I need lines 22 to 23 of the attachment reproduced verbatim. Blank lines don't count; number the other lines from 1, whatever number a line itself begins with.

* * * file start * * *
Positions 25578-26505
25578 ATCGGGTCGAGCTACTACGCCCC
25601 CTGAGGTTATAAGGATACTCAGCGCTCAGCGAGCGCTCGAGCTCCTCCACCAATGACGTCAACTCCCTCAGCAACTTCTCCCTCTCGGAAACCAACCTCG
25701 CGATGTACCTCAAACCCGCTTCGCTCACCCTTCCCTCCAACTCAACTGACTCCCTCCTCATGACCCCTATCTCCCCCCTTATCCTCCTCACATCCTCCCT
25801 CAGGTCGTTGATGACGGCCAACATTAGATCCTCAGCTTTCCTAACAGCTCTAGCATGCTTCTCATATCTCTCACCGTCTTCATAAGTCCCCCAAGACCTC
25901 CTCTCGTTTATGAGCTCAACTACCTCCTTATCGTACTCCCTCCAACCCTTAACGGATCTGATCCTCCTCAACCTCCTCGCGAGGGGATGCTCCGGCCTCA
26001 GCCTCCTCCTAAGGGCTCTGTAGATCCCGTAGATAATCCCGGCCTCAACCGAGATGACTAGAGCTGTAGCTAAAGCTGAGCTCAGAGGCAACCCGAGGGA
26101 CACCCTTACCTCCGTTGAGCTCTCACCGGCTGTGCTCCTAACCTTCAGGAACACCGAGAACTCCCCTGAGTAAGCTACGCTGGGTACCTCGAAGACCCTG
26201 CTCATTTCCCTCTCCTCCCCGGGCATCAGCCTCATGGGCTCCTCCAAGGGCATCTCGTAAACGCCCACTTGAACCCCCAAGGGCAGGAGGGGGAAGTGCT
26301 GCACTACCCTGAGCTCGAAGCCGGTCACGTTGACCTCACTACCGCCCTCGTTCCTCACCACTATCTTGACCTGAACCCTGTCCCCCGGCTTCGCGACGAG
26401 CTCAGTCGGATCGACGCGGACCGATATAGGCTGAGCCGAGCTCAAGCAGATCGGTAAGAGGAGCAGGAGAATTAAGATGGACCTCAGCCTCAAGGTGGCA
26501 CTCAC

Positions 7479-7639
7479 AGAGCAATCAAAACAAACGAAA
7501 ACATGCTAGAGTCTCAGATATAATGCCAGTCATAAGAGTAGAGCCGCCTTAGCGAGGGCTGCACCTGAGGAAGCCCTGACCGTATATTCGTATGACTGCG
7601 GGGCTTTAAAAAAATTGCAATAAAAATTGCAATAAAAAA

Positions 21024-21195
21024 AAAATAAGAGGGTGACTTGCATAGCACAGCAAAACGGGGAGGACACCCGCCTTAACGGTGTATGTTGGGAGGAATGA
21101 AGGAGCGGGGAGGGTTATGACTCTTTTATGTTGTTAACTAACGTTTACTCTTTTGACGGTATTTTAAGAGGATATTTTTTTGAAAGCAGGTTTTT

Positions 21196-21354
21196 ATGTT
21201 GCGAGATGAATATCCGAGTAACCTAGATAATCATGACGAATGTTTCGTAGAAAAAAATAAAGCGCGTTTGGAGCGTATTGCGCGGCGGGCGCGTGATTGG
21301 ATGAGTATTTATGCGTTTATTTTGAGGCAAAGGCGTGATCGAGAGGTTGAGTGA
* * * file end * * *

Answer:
21201 GCGAGATGAATATCCGAGTAACCTAGATAATCATGACGAATGTTTCGTAGAAAAAAATAAAGCGCGTTTGGAGCGTATTGCGCGGCGGGCGCGTGATTGG
21301 ATGAGTATTTATGCGTTTATTTTGAGGCAAAGGCGTGATCGAGAGGTTGAGTGA